Pest control experts have tried to eradicate a bed bug infestation at a South Tampa fire house for two months, and have failed, fire officials conceded Monday. An expert from Massey Pest Control was back out spraying mattresses at the fire house on South Himes Avenue near Gandy Blvd. A firefighter could be seen throwing out bedding and a uniform shirt Monday morning. The crew quarters was deserted. Firefighters are 'camping out' in the kitchen and recreation room of the fire station, said Assistant Chief Nick Locicero. "We are going to do what needs to be done to correct the problem," said Locicero. "We will rip up the carpet and treat the bedding as needed." So far, no firefighters have been bitten badly enough to require treatment, said fire Captain Lonnie Bennefield. "There is no indication the bugs have been transferred by the crews to a patient." The infestation was first reported in September and Massey Pest Control has been back to the building several times since then, said Chuck Zeller, manager of the bug company. "They're hard to get rid of," said Zeller. "We frequently need to make several trips to correct the problem. Right now they are here only sporadically. One or two popping up at a time."
Biohazard name: Bed bug infestation
Comment by Starr DiGiacomo on December 14, 2011 at 9:16pm

Biological Hazard in USA on Monday, 05 December, 2011 at 20:21 (08:21 PM) UTC.
Residents of a New York neighborhood said their homes are being swarmed by mosquitoes that have not been deterred by the December weather. Assemblywoman Linda Rosenthal said residents of West 84th Street on the Upper West Side said the mosquito problem in the area is akin to "something from the Third World," but residents have received no help from the city, the New York Post reported Monday. "People on West 84th have been contacting city agencies and other officials complaining about the enormous number of mosquitoes, but they haven't listened. They tell them to hire a private exterminator," Rosenthal said. "I've heard people are sleeping under mosquito netting because their children are being bitten up." Rosenthal said she was able to convince the city to lay traps in the sewers and Con Ed workers paved over sinkholes allowing the insects to escape from underground, but the problem persists.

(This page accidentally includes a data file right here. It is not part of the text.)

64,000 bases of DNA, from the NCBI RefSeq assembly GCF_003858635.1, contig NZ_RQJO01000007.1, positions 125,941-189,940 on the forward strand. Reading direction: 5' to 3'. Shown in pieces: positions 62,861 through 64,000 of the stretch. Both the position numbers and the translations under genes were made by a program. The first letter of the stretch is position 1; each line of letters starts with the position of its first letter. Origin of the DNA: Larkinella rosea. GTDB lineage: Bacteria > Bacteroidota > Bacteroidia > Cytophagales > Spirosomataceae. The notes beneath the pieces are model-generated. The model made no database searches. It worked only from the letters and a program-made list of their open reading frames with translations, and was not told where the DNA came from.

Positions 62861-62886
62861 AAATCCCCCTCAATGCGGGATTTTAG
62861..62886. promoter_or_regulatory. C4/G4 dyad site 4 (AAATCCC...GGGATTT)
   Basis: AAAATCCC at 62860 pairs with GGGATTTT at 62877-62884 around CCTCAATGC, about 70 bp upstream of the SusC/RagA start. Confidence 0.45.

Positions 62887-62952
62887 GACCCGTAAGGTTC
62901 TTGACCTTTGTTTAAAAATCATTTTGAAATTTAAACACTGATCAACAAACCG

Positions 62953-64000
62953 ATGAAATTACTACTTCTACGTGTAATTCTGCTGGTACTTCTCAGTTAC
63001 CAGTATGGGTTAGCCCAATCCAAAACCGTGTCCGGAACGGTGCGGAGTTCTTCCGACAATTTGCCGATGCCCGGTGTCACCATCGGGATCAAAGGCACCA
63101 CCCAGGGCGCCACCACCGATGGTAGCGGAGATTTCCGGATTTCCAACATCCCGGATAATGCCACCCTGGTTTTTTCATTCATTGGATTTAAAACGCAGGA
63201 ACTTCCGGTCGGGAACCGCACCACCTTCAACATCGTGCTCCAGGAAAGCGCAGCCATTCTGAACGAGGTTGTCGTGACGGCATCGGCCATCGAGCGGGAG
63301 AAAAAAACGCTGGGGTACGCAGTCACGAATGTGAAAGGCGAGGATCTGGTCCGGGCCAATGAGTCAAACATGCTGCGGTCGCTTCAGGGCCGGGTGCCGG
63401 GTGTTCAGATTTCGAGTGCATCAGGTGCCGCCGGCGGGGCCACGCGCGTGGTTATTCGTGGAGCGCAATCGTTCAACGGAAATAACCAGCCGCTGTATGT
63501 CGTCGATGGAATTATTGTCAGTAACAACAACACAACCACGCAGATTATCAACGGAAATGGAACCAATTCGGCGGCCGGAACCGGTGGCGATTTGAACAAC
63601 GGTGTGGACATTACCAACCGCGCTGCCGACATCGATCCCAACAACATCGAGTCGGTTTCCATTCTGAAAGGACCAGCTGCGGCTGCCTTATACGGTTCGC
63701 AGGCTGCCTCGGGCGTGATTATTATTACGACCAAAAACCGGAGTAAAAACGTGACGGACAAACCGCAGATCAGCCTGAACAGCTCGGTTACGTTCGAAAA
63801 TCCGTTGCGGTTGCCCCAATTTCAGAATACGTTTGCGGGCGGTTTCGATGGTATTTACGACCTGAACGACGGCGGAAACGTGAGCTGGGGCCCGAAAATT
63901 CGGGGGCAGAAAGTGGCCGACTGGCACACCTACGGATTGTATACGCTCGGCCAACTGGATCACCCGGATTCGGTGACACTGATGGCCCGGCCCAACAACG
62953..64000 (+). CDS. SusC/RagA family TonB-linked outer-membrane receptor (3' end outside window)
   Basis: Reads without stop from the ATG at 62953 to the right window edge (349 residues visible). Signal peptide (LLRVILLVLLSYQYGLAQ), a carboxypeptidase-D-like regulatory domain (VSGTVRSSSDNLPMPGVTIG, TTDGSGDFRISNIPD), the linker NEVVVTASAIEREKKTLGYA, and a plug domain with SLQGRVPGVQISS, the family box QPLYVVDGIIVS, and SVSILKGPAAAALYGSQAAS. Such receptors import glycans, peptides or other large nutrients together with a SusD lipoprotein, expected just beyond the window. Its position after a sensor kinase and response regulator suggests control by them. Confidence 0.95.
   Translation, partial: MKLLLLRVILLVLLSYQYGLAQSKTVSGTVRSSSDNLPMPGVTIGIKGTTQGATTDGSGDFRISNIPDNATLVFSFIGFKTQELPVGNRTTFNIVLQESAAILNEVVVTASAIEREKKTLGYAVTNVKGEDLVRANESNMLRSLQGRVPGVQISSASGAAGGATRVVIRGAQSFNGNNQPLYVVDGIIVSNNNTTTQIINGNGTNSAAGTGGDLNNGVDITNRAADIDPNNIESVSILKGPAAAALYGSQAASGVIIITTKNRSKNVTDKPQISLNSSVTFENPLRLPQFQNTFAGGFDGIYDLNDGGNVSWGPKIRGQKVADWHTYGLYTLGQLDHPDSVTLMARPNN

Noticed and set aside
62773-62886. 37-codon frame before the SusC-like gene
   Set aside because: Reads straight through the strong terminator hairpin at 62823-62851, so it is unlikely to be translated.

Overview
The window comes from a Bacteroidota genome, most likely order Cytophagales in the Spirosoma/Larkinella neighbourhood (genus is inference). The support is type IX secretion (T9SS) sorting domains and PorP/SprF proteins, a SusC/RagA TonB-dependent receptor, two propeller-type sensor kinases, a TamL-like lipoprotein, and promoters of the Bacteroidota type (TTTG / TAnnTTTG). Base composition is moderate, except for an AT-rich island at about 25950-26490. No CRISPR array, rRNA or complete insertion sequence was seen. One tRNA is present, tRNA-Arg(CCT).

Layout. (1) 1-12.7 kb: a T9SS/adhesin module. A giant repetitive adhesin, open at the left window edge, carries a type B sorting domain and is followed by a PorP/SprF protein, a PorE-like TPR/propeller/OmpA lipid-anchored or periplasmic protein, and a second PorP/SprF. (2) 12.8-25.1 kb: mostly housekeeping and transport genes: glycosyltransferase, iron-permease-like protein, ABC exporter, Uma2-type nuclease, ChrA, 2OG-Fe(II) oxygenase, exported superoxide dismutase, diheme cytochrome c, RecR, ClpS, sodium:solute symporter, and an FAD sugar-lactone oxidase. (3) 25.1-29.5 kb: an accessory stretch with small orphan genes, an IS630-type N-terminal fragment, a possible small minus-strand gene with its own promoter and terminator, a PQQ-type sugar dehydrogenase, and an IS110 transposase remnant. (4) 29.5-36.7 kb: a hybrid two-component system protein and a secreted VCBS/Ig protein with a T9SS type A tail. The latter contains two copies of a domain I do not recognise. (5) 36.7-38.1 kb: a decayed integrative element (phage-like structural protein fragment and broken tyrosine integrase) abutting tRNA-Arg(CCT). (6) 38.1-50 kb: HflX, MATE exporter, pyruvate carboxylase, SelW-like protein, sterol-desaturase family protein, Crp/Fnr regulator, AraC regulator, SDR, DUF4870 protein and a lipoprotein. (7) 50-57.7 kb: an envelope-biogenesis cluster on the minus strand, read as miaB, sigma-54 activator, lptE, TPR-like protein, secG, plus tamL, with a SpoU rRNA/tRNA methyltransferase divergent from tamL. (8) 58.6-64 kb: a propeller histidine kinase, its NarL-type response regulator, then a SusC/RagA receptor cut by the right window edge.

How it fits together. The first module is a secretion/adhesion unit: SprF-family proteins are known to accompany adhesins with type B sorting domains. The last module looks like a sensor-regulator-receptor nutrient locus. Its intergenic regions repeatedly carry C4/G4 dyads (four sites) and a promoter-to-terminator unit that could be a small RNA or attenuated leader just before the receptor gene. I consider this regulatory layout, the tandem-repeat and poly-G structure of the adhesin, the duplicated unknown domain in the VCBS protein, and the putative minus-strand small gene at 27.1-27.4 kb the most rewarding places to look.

Biohazard name: Mosquitoes Invasion

Comment by Starr DiGiacomo on December 3, 2011 at 3:12am

Waterfowl take over Fridley lake, neighbors blame train derailment

FRIDLEY, Minn - It's a full-blown fowl takeover in Fridley.

"I call it Occupy Locke Lake," said Patrick Leong, a homeowner on the lake. "They make noise from morning until night."

Locke Lake is typically home to a dozen or so waterfowl, but not anymore. Thousands of geese and ducks have descended and neighbors are concerned about two main issues.

"Noise and poop," says Leong. "We're worried about algae bloom from the excrement left behind and it's so noisy we can't enjoy the lake."

Leong and others know exactly why they're here. "They've been here since the train derailment."

In July, a BNSF train derailed dumping hundreds of pounds of corn into Locke Lake. The railroad and other state agencies cleaned up what they could, but those that live on the lake say they didn't clean all of the mess.

"It's like National Geographic all the time," says Leong. "They're here for the corn and they're not leaving."

The masses of ducks and geese are so impressive, Leong grabbed his camera and started documenting the birds through video. He says people can't believe it.

"It's hard to have conversation sometimes," says Leong, who actually tested the decibel levels of the geese, shown in his video.

The Minnesota DNR estimates the state is home to 350,000 Canadian geese, which is the third largest population in Minnesota in ten years. Combine th